• Jordan Hicks, LB has played 100% of snaps over the last two weeks. He finally broke out in week seven with eight tackles, three assists, a sack and two passes defended. It’s tough to trust his consistent snaps considering how the season started and how fickle Jim Schwartz has been, but things are trending positively for Hicks.
  • After three NFL starts, Joey Bosa, DE has nine tackles, two assists and four sacks, along with 20 quarterback pressures and six quarterback hits. A hell of a start, especially considering he’s playing a lot of defensive end in 3-4 base packages. I doubted his fit in a 3-4, especially at defensive end, but he’s proven that doubt wrong in only three games.
  • Malcom Brown, DT is beginning to show signs of life. Over the last three weeks, he’s accumulated nine tackles, six assists and two sacks. He’s a blue chip long-term tackle prospect.
  • DeForest Buckner, DE continues to play a handful of snaps just short of 100%. Over his past three starts, he’s filling the stat sheet, but he’s also struggling defending the run.
  • Frank Clark, DE missed week six, but returned this past week against the Cardinals and played 58% of snaps tallying four tackles, an assist, one and a half sacks and a forced fumble. He’s a pass-rushing beast with top five long-term defensive end potential.
  • Landon Collins, SS is a man possessed. He’s everywhere and cleaning up with average production from the Giants linebacker group. He should continue this production trajectory through the end of the season, barring injury.

Malcolm Brown, DT has produced over the last three weeks at a top five defensive tackle pace. Coincidentally, Vincent Valentine’s been out these three weeks. However, Brown’s snap share hasn’t really changed with Valentine out, so Brown’s production pace could be sustained even when Valentine returns. Brown’s long-term potential is tremendous and he remains a top tackle option.

Over his past three games, DeForest Buckner has accumulated 12 tackles, eight assists, two sacks and a fumble recovery. He’s being manhandled in run support, but he should improve as long as he can increase his strength and figure out how to use his height as leverage. If he doesn’t, there’s long-term concern about his ability to stay on the field for a high percentage of snaps. However, it’s early enough where his production in the passing game is positive. His value is cautiously trending up with a need to keep an eye on whether he can improve his play against the run.


  • Jatavis Brown, LB played every defensive snap again, but only finished with a tackle and an assist. Don’t be discouraged by the stat line. He was fantastic in coverage covering the Falcons’ running backs and also solid in run support facilitating production for his teammates. He’ll bounce back in the box score.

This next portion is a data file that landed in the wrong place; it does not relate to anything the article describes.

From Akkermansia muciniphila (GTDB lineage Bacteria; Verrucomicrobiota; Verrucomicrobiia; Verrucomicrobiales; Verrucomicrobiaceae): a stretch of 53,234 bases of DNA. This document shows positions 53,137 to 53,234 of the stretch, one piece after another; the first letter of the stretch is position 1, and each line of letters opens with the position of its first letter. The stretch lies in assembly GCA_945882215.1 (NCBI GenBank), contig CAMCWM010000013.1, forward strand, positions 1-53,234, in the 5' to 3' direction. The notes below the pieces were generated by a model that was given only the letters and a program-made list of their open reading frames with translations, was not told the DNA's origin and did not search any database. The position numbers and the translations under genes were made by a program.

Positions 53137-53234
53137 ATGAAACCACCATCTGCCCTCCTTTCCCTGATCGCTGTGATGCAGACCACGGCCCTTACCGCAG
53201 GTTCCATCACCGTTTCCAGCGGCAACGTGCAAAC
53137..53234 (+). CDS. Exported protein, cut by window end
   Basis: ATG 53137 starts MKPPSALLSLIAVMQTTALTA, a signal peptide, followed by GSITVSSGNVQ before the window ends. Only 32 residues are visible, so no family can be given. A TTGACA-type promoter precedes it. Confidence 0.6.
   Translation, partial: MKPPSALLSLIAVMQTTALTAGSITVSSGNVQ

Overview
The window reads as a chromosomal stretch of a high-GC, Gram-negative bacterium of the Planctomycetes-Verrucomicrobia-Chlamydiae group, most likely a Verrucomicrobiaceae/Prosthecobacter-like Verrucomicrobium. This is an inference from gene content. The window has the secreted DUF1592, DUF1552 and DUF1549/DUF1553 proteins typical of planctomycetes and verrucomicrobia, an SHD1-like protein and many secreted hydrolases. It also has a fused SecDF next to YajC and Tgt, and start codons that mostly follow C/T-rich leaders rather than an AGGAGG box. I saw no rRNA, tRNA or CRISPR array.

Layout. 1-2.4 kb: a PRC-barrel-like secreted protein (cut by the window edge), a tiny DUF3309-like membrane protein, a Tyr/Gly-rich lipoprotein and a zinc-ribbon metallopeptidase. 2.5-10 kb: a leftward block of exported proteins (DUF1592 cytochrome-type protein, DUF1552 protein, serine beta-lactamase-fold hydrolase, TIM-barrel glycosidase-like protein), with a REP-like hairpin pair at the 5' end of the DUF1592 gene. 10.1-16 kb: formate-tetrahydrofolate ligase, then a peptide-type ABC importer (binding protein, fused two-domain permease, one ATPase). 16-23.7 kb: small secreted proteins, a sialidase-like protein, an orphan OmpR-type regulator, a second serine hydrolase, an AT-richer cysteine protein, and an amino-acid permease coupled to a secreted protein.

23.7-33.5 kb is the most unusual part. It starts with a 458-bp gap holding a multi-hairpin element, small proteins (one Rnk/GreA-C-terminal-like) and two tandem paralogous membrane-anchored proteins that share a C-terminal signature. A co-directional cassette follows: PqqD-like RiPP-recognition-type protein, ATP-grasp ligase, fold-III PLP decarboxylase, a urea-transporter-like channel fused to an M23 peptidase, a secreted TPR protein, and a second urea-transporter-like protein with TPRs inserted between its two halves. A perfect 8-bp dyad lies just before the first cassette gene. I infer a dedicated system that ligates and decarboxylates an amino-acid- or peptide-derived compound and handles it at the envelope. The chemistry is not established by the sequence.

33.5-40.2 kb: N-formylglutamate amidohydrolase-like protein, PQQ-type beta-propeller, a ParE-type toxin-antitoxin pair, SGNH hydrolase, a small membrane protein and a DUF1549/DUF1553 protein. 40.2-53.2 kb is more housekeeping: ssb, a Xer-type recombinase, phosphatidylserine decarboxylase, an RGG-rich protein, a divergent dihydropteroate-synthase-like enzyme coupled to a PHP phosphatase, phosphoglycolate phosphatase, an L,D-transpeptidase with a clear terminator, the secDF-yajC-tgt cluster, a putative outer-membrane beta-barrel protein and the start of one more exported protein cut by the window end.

• Derrick Johnson, LB struggled against the Saints and only tallied three tackles and an assist. No reason to be concerned as this is an unusual occurrence. He should bounce back with his on field play and in the box score.
  • Over the last two weeks, Jake Ryan, LB only has four tackles and four assists on 67% of snaps. The long-term potential is there, but he’s missing in action the last two weeks lacking impactful plays. He belongs on the IDP bench until proven otherwise.
  • After dominating snaps for two weeks, Cory James played zero snaps in week seven behind Perry Riley who played every snap at middle linebacker. James was exclusively a special teams player. Don’t give up on James yet, but this isn’t a good fact.
  • After posting five plus tackles in each of the last three weeks, Bryce Callahan only tallied one tackle against the Packers. However, this was mostly due to his limited status as a result of an injury. He should start going forward and be an active contributor, especially with Jacoby Glenn recently waived.

Deeper Targets to Watch/Add

  • Daniel Sorensen, SS/LB is starting alongside Derrick Johnson with Justin March on injured reserve. He has safety eligibility, but is expected to see plenty of linebacker snaps with March out. Unfortunately, he’s splitting snaps with Ramik Wilson and Sio Moore could mix in at some point, but he’s still a worthy watch or stash depending on league depth. The Chiefs’ staff appears to trust Sorenson in subpackages.
  • Charles Tapper, DE is likely out for the season with a back injury, but is a worthy stash looking to 2017. While the Cowboys have Demarcus Lawrence, they need talent at defensive end and Tapper has just that.
  • Antonio Morrison, LB has only played five total snaps over the last two weeks. Josh McNary is seeing the lion’s share of snaps. Morrison still remains the best long-term option and stash among this group. It may be wise to use his thing snap share as an opportunity to acquire for the future.
  • Artie Burns, CB isn’t playing a high volume of snaps yet, but when he’s on the field, he’s being targeted and making tackles. If he gets a high volume of snaps at some point, he’ll be a perfect streaming option at corner.

Follow Steve on Twitter @SteveWyremski